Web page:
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The Consumer Financial Protection Bureau (CFPB) recently announced that seniors’ most frequent complaint to the bureau dealt with debt collection agencies. Bankrate’s Jeanine Skowronski wrote about it in a Senior Living blog post. Her advice was spot on, but I have some additional tips on the topic for seniors getting calls from a debt collection agency.

If you don’t recognize the telephone number, let it go to voice mail.

I do this myself. I’m on the “do not call” list, yet somehow people keep calling. Not debt collectors in my case, but if the call’s not worth a message, then it couldn’t have been all that important. You can put yourself on the do-not-call list, using the website donotcall.gov. You can register your cellphones, too. It won’t stop a debt collector’s calls; you have to write them to make that happen. But, it should reduce the telemarketing calls.

Never verify a debt over the phone

Collection agencies are often working against the calendar. The statute of limitations places time limits on when you no longer owe a debt. The statute varies by type of debt and by state law. Debts that are close to their statute of limitations often are sold to a different collection agency that makes a big push to get debtors to verify a debt. A debtor verifying a debt can restart the calendar on the statute of limitations.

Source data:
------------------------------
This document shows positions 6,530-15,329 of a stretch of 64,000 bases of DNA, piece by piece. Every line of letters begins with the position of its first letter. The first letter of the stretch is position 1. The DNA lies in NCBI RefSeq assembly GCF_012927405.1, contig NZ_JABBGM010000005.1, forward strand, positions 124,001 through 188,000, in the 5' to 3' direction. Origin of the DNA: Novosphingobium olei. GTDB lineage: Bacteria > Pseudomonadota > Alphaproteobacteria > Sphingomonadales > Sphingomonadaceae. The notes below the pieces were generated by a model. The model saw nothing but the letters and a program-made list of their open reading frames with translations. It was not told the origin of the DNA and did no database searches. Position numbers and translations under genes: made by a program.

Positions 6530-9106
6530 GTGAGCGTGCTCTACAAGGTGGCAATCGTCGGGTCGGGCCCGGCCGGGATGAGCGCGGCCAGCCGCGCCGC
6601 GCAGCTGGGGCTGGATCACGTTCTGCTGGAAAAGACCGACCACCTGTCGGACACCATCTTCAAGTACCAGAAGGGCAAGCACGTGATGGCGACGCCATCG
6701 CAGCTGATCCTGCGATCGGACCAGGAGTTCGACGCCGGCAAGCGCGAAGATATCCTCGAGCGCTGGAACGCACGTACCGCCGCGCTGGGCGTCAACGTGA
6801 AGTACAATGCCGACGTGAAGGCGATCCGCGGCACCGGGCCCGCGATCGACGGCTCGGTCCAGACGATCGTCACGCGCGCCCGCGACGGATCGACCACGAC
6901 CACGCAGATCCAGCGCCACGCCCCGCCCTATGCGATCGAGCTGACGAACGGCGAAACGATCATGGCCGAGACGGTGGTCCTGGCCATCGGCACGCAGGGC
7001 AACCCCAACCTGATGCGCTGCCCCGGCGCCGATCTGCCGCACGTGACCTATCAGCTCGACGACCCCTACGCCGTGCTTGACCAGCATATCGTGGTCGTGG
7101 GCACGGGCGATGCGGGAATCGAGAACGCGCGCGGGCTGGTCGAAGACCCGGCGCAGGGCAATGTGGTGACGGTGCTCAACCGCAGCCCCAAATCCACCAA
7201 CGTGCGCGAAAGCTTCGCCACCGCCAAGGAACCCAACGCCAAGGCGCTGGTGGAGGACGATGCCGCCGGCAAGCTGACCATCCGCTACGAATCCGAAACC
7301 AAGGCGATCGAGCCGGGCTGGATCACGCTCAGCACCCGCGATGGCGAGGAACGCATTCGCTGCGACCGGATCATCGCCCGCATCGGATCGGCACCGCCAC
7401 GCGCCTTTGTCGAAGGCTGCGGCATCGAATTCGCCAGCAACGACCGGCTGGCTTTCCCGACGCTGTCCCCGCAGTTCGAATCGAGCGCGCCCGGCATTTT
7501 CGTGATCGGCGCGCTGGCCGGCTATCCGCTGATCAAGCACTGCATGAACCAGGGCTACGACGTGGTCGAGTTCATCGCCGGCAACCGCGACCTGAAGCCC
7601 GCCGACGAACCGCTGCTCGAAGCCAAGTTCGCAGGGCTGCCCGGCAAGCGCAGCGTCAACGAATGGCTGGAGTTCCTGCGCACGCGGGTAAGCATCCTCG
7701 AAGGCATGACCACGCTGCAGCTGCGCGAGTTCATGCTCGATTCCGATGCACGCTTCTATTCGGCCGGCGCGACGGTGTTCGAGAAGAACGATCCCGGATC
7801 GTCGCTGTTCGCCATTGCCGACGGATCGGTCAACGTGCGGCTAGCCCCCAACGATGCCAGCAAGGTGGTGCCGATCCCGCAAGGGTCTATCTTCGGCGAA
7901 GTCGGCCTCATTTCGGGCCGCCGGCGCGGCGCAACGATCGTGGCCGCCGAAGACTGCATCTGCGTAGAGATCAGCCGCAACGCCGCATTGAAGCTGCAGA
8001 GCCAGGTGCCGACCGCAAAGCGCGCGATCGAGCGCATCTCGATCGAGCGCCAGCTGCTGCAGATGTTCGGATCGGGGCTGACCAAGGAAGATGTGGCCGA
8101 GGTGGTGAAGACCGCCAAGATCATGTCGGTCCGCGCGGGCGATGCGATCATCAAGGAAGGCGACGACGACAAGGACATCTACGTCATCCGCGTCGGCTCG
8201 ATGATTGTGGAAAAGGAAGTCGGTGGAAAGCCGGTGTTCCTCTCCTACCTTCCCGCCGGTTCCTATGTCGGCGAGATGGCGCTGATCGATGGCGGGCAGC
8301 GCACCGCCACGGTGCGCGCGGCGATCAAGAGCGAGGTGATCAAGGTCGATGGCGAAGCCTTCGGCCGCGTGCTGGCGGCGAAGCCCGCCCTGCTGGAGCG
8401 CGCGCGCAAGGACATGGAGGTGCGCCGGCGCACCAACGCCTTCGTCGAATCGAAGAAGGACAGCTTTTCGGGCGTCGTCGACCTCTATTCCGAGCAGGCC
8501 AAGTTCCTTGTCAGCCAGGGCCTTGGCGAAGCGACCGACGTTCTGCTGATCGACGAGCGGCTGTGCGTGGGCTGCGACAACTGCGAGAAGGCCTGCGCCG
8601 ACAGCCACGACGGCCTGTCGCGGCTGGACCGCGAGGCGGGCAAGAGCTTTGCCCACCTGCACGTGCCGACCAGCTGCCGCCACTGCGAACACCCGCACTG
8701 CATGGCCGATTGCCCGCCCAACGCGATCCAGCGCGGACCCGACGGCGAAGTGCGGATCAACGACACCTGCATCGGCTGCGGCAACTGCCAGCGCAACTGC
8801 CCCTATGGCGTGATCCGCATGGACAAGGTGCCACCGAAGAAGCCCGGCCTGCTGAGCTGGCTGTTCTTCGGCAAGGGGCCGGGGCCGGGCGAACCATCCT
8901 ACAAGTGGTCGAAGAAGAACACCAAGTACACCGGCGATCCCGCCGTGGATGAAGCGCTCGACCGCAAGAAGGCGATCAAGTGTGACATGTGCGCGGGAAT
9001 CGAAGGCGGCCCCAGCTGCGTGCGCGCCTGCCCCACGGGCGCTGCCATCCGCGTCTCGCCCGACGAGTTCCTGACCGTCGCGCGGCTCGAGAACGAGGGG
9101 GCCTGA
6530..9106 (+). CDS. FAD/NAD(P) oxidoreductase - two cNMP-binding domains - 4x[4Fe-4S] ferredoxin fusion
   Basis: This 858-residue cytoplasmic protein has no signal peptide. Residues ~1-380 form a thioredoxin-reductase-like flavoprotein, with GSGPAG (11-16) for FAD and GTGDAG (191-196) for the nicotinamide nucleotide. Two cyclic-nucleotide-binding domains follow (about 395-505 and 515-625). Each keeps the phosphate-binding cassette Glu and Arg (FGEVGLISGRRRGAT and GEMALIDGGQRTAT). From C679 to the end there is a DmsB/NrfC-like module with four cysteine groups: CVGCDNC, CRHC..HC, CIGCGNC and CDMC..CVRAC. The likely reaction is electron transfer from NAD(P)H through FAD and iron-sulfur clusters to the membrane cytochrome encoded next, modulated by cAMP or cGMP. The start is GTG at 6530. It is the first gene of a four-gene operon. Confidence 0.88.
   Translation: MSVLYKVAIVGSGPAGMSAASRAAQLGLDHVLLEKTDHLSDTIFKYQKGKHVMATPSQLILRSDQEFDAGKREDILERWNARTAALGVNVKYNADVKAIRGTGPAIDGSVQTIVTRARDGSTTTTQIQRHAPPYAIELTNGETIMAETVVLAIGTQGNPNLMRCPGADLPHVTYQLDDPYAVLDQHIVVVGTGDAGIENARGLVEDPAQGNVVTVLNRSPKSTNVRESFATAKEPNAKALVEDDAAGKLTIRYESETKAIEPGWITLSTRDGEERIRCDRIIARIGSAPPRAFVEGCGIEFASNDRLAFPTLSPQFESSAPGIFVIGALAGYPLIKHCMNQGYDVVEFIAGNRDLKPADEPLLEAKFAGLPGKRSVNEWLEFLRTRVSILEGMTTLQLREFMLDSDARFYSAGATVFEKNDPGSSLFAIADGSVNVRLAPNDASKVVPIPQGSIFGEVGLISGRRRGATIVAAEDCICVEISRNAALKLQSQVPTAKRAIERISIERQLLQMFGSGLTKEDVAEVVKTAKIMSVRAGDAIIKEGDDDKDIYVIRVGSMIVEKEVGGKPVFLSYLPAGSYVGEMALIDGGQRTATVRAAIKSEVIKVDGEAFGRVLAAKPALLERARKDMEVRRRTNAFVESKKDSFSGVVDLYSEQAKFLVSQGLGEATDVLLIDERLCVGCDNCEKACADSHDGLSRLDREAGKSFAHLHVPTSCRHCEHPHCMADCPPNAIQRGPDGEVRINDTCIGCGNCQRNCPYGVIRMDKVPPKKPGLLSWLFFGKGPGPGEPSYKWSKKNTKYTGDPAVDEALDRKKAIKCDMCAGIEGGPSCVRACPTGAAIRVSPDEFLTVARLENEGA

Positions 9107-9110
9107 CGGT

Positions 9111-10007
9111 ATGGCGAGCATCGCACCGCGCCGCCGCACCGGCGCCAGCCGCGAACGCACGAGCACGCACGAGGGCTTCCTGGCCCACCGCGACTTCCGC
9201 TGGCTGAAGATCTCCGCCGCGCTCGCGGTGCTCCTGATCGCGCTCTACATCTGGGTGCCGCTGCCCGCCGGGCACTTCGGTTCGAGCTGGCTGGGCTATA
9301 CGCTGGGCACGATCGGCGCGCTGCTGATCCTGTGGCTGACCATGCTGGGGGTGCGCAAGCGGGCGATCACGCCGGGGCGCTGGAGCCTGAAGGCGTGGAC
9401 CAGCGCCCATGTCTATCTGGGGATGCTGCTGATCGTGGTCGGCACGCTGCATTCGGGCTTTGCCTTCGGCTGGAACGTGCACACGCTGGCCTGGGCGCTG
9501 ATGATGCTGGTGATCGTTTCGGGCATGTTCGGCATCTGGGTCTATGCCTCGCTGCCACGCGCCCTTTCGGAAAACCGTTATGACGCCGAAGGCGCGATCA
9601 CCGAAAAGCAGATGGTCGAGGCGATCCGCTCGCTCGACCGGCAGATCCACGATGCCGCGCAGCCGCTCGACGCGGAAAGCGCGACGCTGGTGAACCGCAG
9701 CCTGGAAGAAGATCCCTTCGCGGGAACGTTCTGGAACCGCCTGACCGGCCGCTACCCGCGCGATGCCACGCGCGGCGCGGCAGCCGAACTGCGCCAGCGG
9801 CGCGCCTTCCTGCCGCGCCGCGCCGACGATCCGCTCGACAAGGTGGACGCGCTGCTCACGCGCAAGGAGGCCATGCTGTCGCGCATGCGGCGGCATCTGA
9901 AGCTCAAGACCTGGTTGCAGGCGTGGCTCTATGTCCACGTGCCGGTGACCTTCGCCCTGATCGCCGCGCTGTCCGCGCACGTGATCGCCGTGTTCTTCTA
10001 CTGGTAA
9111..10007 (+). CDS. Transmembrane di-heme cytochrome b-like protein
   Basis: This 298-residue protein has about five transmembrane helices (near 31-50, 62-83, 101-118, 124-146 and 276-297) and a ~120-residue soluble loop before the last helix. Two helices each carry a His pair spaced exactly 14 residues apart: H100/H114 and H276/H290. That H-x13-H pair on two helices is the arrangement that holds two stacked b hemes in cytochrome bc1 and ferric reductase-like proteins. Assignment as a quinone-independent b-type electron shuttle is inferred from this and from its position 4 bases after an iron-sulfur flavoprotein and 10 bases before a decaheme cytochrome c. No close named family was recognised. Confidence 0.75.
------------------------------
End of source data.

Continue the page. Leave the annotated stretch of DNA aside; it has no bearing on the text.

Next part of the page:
Have a script of your own prepared

When you don’t know who’s calling, you need to find out. Write out a script that you’ll follow when you answer the phone and you don’t know the person on the other end. Here’s an example:

Hello, I don’t know you. You’ll have to tell me your name, your phone number, the firm you work for, the name and phone number of your manager, and the mailing address of the firm. Until I have that information, I can’t discuss anything else with you on this phone call. Put the script in a place where you can easily access it when you get a call from a collector or telemarketer.

The mailing address of the firm is important, because you may want to write to tell them they can no longer call you about debt collection matters, which is your right under the Fair Debt Collection Practices Act. Once you’ve made the written request, the collector can only contact you for three specific reasons:

(1) To advise the consumer that the debt collector’s further efforts are being terminated.

(2) To notify the consumer that the debt collector or creditor may invoke specified remedies which are ordinarily invoked by such debt collector or creditor.

(3) Where applicable to notify the consumer that the debt collector or creditor intends to invoke a specified remedy.

Know your debts

Along with knowing your rights under the Fair Debt Collection Practices Act, you should know your debts and credit account listings. If it’s been a while since you’ve reviewed your credit reports, you have the right to one free credit report a year from each of the consumer reporting agencies. The big three are Equifax, Experian and TransUnion. I recommend setting up a schedule to get a different one every four months. It also helps to protect against identity theft. The site is: annualcreditreport.com.

Small medical debts don’t factor into your credit score.
For the most part, it’s the information in your credit report that goes into calculating your credit score. But with the latest version of the FICO credit score, medical bills that were initially less than $100 don’t factor into that credit score.

Have you ever been harassed by a collections agency?

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